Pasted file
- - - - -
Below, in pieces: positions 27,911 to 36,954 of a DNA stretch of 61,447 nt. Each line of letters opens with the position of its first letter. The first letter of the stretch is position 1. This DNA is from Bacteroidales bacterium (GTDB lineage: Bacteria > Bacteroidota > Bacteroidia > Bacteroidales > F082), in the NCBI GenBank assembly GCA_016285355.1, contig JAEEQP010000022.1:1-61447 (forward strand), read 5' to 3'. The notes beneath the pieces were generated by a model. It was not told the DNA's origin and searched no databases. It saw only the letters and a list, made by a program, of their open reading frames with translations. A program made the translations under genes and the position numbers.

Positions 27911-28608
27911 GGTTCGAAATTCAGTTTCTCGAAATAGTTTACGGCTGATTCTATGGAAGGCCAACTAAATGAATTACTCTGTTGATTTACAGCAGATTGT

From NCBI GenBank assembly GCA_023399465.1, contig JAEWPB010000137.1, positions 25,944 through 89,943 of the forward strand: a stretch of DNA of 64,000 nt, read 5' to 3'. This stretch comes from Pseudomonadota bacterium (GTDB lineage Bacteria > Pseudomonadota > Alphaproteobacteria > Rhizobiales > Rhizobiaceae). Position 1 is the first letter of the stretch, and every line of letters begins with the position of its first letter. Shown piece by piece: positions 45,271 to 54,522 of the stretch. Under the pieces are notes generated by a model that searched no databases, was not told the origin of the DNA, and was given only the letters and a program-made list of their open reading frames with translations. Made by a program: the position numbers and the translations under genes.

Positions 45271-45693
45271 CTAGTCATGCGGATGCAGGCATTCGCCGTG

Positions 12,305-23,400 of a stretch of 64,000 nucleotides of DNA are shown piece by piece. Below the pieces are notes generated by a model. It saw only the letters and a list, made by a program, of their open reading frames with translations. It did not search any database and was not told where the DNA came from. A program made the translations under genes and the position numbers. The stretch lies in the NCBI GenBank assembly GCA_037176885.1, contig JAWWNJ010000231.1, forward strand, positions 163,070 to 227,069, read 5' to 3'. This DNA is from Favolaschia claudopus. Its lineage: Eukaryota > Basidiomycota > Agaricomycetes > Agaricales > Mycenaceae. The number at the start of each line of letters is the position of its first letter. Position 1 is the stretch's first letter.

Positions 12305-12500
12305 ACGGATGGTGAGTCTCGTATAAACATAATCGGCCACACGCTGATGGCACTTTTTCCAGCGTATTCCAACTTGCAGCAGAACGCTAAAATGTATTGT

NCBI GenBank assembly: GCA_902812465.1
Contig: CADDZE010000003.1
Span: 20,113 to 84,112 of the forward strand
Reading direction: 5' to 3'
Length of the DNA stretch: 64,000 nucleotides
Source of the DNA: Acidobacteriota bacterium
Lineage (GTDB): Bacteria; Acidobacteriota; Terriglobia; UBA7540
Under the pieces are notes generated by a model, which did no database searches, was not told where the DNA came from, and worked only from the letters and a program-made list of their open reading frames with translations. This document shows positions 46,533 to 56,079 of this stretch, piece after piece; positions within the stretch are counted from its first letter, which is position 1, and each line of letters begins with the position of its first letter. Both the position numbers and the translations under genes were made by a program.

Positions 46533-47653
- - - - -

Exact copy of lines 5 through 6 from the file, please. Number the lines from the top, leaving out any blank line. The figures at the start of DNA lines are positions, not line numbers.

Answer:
Positions 45271-45693
45271 CTAGTCATGCGGATGCAGGCATTCGCCGTG